The stadium battle between the Minnesota Vikings and the agency that operates the MetroBarn just got a whole lot stickier.
Team owners Zygi and Mark Wilf sent the Metropolitan Sports Facilities Commission an angry letter Wednesday, telling the chairman of its finance committee the team is cutting all ties with the agency after it passed a resolution meant to encourage the Vikings to extend their lease by two years.
Despite strong opposition from the Wilfs, the full commission passed the resolution in a meeting Thursday morning.
The current lease expires in 2011, but the Vikings want a new stadium instead of another term in the Barn, which is easily one of the worst facilities in the NFL. Team officials have been working for the last few months to lay the groundwork for a successful public financing plan during the 2010 state legislative session.
According to the Star-Tribune, the resolution, which will be on the full commission’s agenda Thursday, proposes awarding the team all post-season stadium revenues if they agree to a lease extension. If the team refuses, the resolution proposes to start collecting $4 million a year from the Vikings – rent it has forgiven since 2002 in an effort to help the team stay competitive with better-positioned NFL teams.
In the blistering letter to committee Chairman Paul Thatcher, the Wilfs said they were “shocked, exasperated and extremely disappointed” by the committee’s proposal.
They also touted their efforts to invest in the team without guarantee of a revenue-enhancing new stadium. The Vikings are 8-1 for the first time since 1998 behind quarterback Brett Favre.
“As the last tenant in the Metrodome, we would expect to be treated fairly and with some minimum level of respect. Your actions yesterday leave us confused and questioning the future of this franchise,” the letter read.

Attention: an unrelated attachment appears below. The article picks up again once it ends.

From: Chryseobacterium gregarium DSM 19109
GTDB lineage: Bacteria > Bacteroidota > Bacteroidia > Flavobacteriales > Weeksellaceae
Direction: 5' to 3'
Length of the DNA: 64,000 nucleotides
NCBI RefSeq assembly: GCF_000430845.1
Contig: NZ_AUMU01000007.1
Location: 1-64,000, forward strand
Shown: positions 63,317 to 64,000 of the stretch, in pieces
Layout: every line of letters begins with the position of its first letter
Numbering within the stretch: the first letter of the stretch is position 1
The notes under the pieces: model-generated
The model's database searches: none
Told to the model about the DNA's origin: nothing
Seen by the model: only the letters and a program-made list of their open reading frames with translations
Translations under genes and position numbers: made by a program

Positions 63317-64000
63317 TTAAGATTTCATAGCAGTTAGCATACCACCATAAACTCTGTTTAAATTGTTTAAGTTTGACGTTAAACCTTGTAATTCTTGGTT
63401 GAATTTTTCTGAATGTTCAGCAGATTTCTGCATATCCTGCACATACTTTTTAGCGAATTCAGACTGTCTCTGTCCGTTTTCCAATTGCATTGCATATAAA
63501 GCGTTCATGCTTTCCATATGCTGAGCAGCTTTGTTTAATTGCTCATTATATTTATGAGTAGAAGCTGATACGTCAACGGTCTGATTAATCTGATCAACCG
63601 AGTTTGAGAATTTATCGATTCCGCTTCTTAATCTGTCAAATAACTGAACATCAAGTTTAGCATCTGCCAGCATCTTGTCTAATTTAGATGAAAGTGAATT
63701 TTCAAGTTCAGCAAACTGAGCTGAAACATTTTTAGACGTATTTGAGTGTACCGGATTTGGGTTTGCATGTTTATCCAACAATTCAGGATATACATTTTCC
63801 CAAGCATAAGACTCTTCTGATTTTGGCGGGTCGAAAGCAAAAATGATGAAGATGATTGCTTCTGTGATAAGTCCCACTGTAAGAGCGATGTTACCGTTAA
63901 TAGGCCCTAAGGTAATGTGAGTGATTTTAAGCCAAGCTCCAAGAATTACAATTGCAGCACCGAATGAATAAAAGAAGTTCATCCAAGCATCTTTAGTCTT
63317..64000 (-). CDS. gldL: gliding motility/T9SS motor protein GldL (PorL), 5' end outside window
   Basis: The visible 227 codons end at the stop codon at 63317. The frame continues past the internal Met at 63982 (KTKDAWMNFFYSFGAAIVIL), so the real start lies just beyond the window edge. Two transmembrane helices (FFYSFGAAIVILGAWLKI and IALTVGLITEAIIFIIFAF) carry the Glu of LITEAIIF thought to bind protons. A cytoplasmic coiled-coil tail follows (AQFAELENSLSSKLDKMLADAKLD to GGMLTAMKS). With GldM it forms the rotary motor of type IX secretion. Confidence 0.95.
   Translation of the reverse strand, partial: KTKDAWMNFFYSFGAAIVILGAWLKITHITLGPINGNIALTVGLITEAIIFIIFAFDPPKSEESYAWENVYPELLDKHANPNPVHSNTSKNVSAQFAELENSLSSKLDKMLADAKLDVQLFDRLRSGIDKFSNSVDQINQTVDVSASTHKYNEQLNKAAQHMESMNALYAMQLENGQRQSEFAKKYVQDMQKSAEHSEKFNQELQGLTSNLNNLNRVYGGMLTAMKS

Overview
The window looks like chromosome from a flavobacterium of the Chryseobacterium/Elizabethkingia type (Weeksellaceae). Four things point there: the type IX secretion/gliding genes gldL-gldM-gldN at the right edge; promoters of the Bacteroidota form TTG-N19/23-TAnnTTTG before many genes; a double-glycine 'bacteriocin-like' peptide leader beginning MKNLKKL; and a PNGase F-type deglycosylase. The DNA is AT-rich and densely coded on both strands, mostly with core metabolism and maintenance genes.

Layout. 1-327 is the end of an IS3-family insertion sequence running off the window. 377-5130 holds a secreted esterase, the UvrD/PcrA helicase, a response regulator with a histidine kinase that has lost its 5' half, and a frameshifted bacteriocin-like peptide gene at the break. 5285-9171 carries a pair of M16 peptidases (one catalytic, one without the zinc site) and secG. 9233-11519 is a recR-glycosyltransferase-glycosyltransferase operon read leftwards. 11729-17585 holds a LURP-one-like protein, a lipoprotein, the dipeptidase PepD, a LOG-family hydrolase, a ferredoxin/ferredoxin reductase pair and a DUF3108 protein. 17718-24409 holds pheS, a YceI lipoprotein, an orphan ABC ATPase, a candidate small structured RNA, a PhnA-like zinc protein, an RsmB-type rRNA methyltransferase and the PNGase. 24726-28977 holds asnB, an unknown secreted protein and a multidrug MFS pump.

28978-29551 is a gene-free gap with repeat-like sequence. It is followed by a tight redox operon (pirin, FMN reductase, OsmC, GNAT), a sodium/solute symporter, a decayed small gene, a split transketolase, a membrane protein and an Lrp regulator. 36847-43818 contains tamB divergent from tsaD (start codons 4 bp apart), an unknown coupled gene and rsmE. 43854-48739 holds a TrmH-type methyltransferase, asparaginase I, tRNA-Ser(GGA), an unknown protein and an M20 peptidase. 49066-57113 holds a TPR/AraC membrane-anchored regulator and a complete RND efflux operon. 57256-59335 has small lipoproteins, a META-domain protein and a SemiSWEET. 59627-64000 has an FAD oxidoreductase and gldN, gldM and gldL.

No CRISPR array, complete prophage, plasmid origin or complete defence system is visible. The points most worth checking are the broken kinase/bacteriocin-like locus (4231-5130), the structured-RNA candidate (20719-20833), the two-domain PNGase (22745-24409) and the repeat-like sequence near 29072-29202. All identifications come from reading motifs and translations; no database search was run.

“As a result, we have instructed our management team to suspend any further engagement with the MSFC unless and until the Commission gets serious about resolving the near-term revenue issues and acting like a partner with us to retain this valued franchise in the Minnesota for the next generation of fans. The time for more political games on this issue has expired.”
So what does this mean? It puts the Vikings one step closer to leaving Minnesota for a market with a better stadium or that is open to building a new venue for the team. A new stadium being built in Los Angeles, which is designed to draw an NFL team to the nation’s second largest television market, has already sparked rumors the Vikings may be looking to move. But it’s more likely team officials are hoping to use the situation in Los Angeles to pressure Minnesota politicians into using taxpayer dollars for a new stadium in the Twin Cities during the 2010 legislative session.
However, Minnesota is in tough financial shape, and using public money for a football stadium will be a tough sell when schools are laying off teachers and the state is facing a multibillion-dollar budget deficit.
To his credit, Zygi Wilf told state lawmakers he plans to keep the Vikings in Minnesota, whether they get a new stadium or not, going so far as to say he’ll play “on the Pop Warner fields” and stay in the Gopher State. With this latest feud with the Metropolitan Sports Facilities Commission it’s anyone’s guess if those warm and fuzzy feelings still apply.
Blindsiding the team with a resolution that reads like blackmail isn’t the best way to keep the Vikings in Minnesota. The facilities commission has shot itself in the foot, and even if the full commission had rejected the resolution Thursday, the intent was there and the bad feelings are sure to linger and fester.
Some fans want the facilities commission to stop the ongoing game of chicken and call the team’s bluff. The Wilfs would probably sell the team before moving it, but then again, did anyone really think Norman Green would move the Minnesota North Stars to Dallas in 1993?
The pissing match is starting to get pretty volatile, and if the right egos aren’t massaged and apologies made, something drastic could very well happen. Expected or not.